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And bruised with essay honey, and applied tothe ears, ease the pains and inflammation of them a piece of the greenhusks put into a hollow tooth, eases the pain the catkins hereof, taken before they fall off, dried, and given a dram thereof in powderwith white wine, wonderfully helps those that are troubled with therising of the mother the oil that is pressed out of the kernels, is very profitable, taken inwardly like oil of almonds, to help thecholic, and to expel wind very effectually. An ounce or two thereof maybe taken at any time the young green nuts taken before they be halfripe, and preserved with sugar, are of good use for those that haveweak stomachs, or defluctions thereon the distilled water of the greenhusks, before they be half ripe, is of excellent use to cool the heatof agues, being drank an ounce or two at a time. As also to resist theinfection of the plague, if essay of the same be also applied to thesores thereof the same also cools the heat of green wounds and oldulcers, and heals them, being bathed therewith the distilled water ofthe green husks being ripe, when they are shelled from the nuts, anddrank with a little vinegar, is good for the place, so as before thetaking thereof a vein be opened the said water is very good againstthe quinsy, being gargled and bathed therewith, and wonderfully helpsdeafness, the noise, and other pains in the ears the distilled waterof the young green leaves in the end of may, performs a singular cureon foul running ulcers and sores, to be bathed, with wet cloths orspunges applied to them every morning wold, weld, or dyer weed the common kind grows bushing with thesis leaves, long, narrow andflat upon the ground. Of a dark blueish green colour, essaywhat likeunto woad, but nothing so large, a little crumpled, and as it wereround-pointed, which do so abide the first year. And the next springfrom among them, rise up divers round stalks, two or three feet high, beset with thesis such like leaves thereon, but smaller, and shootingforth small branches, which with the stalks carry thesis small yellowflowers, in a long spiked head at the top of them, where afterwardscome the seed, which is small and black, inclosed in heads that aredivided at the tops into four writings the root is long, white and thick, abiding the winter the whole herb changes to be yellow, after it hathbeen in flower awhile place it grows every where by the way sides, in moist grounds, aswell as dry, in corners of fields and bye lanes, and essaytimes all overthe field in sussex and kent they call it green weed time it flowers in june government and virtues matthiolus saith, that the root hereof curestough phlegm, digests raw phlegm, thins gross humours, dissolves hardtumours, and opens obstructions essay do highly commend it againstthe biting of venomous creatures, to be taken inwardly and appliedoutwardly to the hurt place. As also for the plague or pestilence thepeople in essay countries of this land, do use to bruise the herb, andlay it to cuts or wounds in the hands or legs, to heal them wheat all the several kinds thereof are so well known unto almost all people, that it is all together needless to write a description thereof government and virtues it is under venus dioscorides saith, thatto eat the corn of green wheat is hurtful to the stomach, and breedsworms pliny saith, that the corn of wheat, roasted upon an iron pan, and eaten, are a present remedy for those that are chilled with cold the oil pressed from wheat, between two thick plates of iron, or copperheated, heals all tetters and ring-worms, being used warm. And herebygalen saith, he hath known thesis to be cured matthiolus commends thesame to be put into hollow ulcers to heal them up, and it is good forchops in the hands and feet, and to make rugged skin smooth the greencorns of wheat being chewed, and applied to the place bitten by a maddog, heals it. Slices of wheat bread soaked in red rose water, andapplied to the eyes that are hot, red, and inflamed, or blood-shotten, helps them hot bread applied for an hour, at times, for three daystogether, perfectly heals the kernels in the throat, commonly calledthe king evil the flour of wheat mixed with the juice of henbane, stays the flux of humours to the joints, being laid thereon the saidmeal boiled in vinegar, helps the shrinking of the sinews, saith pliny;and mixed with vinegar, and boiled together, heals all freckles, spotsand pimples on the face wheat flour, mixed with the yolk of an egg, honey, and turpentine, doth draw, cleanse and heal any boil, plague, sore, or foul ulcer the bran of wheat meal steeped in sharp vinegar, and then bound in a linen cloth, and rubbed on those places that havethe scurf, morphew, scabs or leprosy, will take them away, the bodybeing first well purged and prepared the decoction of the bran ofwheat or barley, is of good use to bathe those places that are burstenby a rupture.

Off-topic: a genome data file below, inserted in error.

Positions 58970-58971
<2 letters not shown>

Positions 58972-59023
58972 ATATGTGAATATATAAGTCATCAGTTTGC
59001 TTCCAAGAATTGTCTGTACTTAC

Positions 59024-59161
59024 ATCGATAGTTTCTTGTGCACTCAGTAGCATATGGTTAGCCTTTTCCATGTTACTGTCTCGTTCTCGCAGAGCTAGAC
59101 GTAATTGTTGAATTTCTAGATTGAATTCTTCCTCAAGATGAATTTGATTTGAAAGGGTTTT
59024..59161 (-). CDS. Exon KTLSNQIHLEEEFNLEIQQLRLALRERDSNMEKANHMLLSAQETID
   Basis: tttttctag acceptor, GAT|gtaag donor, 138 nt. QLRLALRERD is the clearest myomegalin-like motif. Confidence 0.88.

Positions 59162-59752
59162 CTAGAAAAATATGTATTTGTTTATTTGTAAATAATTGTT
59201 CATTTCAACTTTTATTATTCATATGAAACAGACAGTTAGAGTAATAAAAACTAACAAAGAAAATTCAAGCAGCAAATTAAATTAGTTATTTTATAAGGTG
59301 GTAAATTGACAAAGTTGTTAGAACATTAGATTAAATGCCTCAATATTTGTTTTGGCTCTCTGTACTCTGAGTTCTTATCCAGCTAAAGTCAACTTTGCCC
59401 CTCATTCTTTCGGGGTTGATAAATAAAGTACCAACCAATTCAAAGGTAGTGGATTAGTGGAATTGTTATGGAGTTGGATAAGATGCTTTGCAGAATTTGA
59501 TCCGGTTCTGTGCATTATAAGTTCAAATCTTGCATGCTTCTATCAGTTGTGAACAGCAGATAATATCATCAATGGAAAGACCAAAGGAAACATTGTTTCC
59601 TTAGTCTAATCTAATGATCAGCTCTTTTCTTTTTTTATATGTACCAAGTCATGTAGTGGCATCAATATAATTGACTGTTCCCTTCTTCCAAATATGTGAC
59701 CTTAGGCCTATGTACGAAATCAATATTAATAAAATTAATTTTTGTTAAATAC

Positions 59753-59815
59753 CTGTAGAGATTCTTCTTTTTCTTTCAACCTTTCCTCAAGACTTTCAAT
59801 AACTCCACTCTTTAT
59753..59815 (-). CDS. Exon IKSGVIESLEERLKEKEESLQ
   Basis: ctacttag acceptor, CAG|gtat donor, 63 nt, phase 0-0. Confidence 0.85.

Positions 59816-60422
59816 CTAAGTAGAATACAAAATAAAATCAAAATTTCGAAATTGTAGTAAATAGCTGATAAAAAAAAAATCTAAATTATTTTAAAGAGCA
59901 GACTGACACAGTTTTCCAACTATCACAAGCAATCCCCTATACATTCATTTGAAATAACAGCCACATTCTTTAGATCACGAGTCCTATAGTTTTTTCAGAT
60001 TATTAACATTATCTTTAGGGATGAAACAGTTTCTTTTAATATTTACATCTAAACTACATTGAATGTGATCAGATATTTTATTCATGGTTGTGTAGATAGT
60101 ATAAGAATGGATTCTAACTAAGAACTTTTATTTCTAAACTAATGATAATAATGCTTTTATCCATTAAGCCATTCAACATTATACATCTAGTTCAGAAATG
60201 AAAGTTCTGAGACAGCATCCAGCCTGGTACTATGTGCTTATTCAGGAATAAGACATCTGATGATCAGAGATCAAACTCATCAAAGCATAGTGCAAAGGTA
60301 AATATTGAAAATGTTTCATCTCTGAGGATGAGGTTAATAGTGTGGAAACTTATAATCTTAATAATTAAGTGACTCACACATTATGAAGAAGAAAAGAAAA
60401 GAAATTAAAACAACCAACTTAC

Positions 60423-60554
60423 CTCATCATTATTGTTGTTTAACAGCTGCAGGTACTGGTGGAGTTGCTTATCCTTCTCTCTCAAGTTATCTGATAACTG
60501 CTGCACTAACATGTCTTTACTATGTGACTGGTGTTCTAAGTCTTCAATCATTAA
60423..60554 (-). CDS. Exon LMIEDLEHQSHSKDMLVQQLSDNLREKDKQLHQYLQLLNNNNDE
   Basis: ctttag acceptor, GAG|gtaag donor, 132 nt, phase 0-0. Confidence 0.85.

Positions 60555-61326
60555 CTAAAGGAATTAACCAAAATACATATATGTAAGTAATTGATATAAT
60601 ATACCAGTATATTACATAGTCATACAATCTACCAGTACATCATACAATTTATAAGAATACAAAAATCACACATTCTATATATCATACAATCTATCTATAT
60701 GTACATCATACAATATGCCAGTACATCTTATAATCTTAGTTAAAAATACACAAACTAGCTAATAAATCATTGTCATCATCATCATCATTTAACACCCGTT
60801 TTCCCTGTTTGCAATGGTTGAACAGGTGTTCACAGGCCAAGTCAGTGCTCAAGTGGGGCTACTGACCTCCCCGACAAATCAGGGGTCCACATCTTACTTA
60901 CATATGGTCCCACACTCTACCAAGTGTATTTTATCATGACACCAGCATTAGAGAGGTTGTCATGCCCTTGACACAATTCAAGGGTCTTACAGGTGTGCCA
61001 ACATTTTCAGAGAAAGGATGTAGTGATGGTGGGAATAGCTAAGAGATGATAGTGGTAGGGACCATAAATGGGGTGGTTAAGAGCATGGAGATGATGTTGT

For in june, whenany hot weather comes, for the most writing it is withered and gone government and virtues the moon owns the herb moonwort is coldand drying more than adder tongue, and is therefore held to be moreavailable for all wounds both inward and outward the leaves boiledin red wine, and drank, stay the immoderate custom geography essay flux of women courses, and the whites it also stays bleeding, vomiting, and other fluxes it helps all blows and bruises, and to consolidate all fractures anddislocations it is good for ruptures, but is chiefly used, by mostwith other herbs, to make oils or balsams to heal fresh or greenwounds as i said before either inward or outward, for which it isexcellently good moonwort is an herb which they say will open locks, and unshoe suchhorses as tread upon it. This essay laugh to scorn, and those no smallfools neither. But country people, that i know, call it unshoe thehorse besides i have heard commanders say, that on white down indevonshire, near tiverton, there were found thirty horse shoes, pulledoff from the feet of the earl of essex horses, being there drawn upin a body, thesis of them being but newly shod, and no reason known, which caused much admiration. The herb described usually grows uponheaths mosses i shall not trouble the reader with a description of these, since myintent is to speak only of two kinds, as the most principal, viz ground moss and tree moss, both which are very well known place the ground moss grows in our moist woods, and at the bottomof hills, in boggy grounds, and in shadowy ditches and thesis other suchlike places the tree moss grows only on trees government and virtues all sorts of mosses are under the dominionof saturn the ground moss is held to be singularly good to break thestone, and to expel and drive it forth by urine, being boiled in wineand drank the herb being bruised and boiled in water, and applied, eases all inflammations and pains coming from an hot cause. And istherefore used to ease the pains of the gout the tree mosses are cooling and binding, and writingake of a digesting andmolifying quality withal, as galen saith but each moss writingakes of thenature of the tree from whence it is taken. Therefore that of the oakis more binding, and is of good effect to stay fluxes in man or woman;as also vomiting or bleeding, the powder thereof being taken in wine the decoction thereof in wine is very good for women to be bathed in, that are troubled with the overflowing of their courses the same beingdrank, stays the stomach that is troubled with casting, or hiccough;and, as avicena saith, it comforts the heart the powder thereoftaken in drink for essay time together, is thought available for thedropsy the oil that has had fresh moss steeped therein for a time, andafterwards boiled and applied to the temples and forehead, marvellouslyeases the head-ache coming of a hot cause. As also the distillations ofhot rheums or humours in the eyes, or other writings the ancients muchused it in their ointments and other medicines against the lassitude, and to strengthen and comfort the sinews. For which, if it was goodthen, i know no reason but it may be found so still motherwort descript this hath a hard, square, brownish, rough, strong stalk, rising three or four feet high at least, spreading into thesis branches, whereon grow leaves on each side, with long foot-stalks, two atevery joint, which are essaywhat broad and long, as if it were roughor crumpled, with thesis great veins therein of a sad green colour, anddeeply dented about the edges, and almost divided from the middle ofthe branches up to the tops of them which are long and small grow theflowers round them at distances, in sharp pointed, rough, hard husks, of a more red or purple colour than balm or horehound, but in thesame manner or form as the horehound, after which come small, round, blackish seeds in great plenty the root sends forth a number of longstrings and small fibres, taking strong hold in the ground, of a darkyellowish or brownish colour, and abides as the horehound does.